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Watch out Cloudflare, Cisco is launching a content delivery network service

(Image credit: Shutterstock / Ken Wolter)
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The CDN market is about to get a whole lot more competitive as Cisco, Qwilt and Digital Alpha have announced that they will release a new as-a-service offering based on Open Caching with UK telecom BT as its flagship customer.

Streaming video content is increasingly being delivered in 4K and with 8K just around the corner, network capacity demands will need to be increased. At the same time, internet video traffic is expected to comprise 82 percent of all consumer internet traffic by 2022 which is up from 73 percent in 2017.

Increased performance requirements are helping to accelerate the shift away from traditional content delivery models. As a result of this, an opportunity has opened for service providers to use their edge assets to deploy their own distributed CDN capabilities.

Open Caching is an open architecture developed and endorsed by the Streaming Video Alliance that offers a platform which federates content delivery infrastructure inside service provider networks into a global CDN with open APIs for content publishers.

CDN as-a-service

The new CDN offering will use investments from Digital Alpha combined with Qwilt's content delivery platform based on Open Caching and Cisco's edge computer and networking infrastructure to deliver the solution as-a-service to service providers of all sizes around the world.

BT has already deployed the new solution to add multiple terabits per second of capacity and to provide cost-effective, high-quality streaming video to meet the growing demand of its customers. The telecom decided to make the transition to Open Caching as it is able to deliver the highest-quality streaming experience across its entire network and supports an open architecture endorsed by the Streaming Video Alliance.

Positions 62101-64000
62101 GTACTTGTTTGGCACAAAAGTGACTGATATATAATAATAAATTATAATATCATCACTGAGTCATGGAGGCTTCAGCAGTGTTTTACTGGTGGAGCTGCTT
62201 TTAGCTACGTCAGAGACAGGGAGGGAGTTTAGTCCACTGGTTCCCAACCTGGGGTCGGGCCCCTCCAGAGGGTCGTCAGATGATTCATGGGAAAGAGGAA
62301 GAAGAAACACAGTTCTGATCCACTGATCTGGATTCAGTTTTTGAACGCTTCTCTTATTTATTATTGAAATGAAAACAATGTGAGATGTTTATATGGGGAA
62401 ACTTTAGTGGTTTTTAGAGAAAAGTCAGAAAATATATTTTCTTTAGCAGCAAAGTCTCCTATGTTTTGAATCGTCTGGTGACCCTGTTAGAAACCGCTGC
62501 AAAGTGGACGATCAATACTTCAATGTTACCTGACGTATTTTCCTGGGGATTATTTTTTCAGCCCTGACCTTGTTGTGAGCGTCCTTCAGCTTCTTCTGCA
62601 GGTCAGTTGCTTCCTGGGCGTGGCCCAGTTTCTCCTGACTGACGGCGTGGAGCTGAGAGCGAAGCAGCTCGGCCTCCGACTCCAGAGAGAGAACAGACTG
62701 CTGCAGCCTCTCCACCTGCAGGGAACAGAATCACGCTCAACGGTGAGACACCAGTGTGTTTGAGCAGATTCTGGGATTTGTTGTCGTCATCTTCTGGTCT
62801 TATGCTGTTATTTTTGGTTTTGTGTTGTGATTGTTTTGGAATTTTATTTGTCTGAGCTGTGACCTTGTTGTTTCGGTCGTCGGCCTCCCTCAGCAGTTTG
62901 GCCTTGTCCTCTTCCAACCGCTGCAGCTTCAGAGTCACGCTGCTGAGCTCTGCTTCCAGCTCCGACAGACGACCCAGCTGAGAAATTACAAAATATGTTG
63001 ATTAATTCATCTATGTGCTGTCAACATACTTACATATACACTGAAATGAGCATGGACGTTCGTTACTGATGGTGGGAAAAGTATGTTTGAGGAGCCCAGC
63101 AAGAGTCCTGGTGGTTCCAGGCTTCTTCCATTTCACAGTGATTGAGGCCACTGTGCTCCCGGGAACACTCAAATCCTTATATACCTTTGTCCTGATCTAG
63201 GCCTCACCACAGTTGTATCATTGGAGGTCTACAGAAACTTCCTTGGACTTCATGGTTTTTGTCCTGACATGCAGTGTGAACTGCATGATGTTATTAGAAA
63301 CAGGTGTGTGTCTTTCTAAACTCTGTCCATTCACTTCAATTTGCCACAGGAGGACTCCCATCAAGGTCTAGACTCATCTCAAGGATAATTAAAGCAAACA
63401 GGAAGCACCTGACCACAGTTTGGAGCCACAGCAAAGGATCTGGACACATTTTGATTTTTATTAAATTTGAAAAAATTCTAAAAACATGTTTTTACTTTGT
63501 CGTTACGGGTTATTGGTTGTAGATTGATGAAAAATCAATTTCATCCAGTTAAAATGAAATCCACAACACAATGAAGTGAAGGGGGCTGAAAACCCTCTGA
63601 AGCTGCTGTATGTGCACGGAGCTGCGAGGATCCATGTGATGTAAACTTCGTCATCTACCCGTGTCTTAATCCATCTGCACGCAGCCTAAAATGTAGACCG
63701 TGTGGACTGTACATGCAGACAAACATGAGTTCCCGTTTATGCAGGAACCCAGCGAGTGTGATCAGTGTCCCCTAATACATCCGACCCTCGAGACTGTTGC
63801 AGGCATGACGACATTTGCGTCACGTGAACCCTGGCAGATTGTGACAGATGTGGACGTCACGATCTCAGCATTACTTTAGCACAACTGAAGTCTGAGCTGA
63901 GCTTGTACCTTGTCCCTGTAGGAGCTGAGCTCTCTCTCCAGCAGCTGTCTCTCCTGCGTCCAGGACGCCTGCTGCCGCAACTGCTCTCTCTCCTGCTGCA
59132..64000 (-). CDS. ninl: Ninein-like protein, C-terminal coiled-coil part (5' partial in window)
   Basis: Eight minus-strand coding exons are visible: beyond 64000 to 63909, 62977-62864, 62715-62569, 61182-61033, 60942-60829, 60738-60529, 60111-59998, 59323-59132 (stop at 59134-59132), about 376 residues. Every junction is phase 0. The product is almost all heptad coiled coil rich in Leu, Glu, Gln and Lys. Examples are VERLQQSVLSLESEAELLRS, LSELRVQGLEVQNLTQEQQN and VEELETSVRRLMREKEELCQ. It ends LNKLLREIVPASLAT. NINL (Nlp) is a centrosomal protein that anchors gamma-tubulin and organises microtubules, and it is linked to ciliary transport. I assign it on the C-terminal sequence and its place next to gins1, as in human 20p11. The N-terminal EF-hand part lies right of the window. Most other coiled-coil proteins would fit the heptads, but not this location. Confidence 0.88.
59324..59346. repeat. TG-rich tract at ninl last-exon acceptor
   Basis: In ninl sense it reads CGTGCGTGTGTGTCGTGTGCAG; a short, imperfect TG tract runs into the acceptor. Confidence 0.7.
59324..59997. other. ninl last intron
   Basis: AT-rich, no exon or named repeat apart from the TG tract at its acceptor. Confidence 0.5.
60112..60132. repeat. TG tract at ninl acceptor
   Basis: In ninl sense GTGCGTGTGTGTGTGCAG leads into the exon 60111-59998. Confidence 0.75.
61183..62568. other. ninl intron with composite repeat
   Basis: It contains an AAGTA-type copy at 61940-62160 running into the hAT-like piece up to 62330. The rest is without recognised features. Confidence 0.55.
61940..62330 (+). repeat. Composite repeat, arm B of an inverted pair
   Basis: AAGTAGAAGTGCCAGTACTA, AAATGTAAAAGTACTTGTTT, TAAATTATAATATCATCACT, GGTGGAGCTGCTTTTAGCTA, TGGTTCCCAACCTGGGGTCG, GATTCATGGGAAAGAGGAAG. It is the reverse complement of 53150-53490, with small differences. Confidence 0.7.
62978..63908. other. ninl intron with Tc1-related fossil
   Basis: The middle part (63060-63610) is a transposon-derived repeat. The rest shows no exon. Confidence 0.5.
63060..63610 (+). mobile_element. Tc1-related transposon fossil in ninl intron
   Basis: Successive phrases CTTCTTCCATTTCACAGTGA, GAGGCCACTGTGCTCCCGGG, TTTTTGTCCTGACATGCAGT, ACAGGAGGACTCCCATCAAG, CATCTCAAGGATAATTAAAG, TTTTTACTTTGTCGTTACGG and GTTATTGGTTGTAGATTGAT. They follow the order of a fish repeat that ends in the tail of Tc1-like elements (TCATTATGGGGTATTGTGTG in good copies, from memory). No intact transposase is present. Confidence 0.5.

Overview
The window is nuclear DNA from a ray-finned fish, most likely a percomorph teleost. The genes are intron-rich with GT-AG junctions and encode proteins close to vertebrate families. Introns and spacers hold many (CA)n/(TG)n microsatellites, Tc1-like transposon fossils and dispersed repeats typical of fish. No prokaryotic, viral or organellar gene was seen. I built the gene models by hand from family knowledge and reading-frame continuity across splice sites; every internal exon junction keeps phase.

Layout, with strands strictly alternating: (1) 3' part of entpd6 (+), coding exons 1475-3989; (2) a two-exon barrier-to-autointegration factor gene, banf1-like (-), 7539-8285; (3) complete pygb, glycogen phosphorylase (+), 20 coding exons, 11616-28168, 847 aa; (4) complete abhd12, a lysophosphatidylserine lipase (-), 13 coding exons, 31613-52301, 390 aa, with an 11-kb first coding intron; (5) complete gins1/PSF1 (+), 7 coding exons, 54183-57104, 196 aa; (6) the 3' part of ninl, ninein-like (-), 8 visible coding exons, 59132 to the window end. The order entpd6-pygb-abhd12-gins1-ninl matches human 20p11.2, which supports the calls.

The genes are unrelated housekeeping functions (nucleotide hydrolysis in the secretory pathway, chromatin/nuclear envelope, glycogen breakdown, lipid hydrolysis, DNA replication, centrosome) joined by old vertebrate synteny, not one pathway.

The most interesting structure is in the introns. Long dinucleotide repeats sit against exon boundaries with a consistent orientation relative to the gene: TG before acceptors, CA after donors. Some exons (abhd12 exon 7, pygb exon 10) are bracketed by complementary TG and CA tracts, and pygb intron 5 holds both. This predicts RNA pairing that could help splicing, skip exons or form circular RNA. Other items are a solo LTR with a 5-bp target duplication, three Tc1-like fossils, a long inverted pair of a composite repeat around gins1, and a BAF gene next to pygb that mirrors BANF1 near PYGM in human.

Senior vice president and general manager of Cisco's Mass Scale Infrastructure Group Jonathan Davidson explained why the company decided to enter the CDN market in a press release, saying:

“Streaming video may be the killer app for the internet, but it doesn’t have to KILL the internet. With streaming video expected to represent north of 80% of traffic flowing through service provider networks in the coming years, content delivery is the first of potentially many services they can deploy from within to monetize their edge footprint in the 5G era. Marking this milestone together with Qwilt and Digital Alpha to enable edge cloud services for service providers, we can change the economics of the internet for the future, partnering with customers like BT to help them manage video traffic more effectively.” 

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Anthony Spadafora

After living and working in South Korea for seven years, Anthony now resides in Houston, Texas where he writes about a variety of technology topics for ITProPortal and TechRadar. He has been a tech enthusiast for as long as he can remember and has spent countless hours researching and tinkering with PCs, mobile phones and game consoles.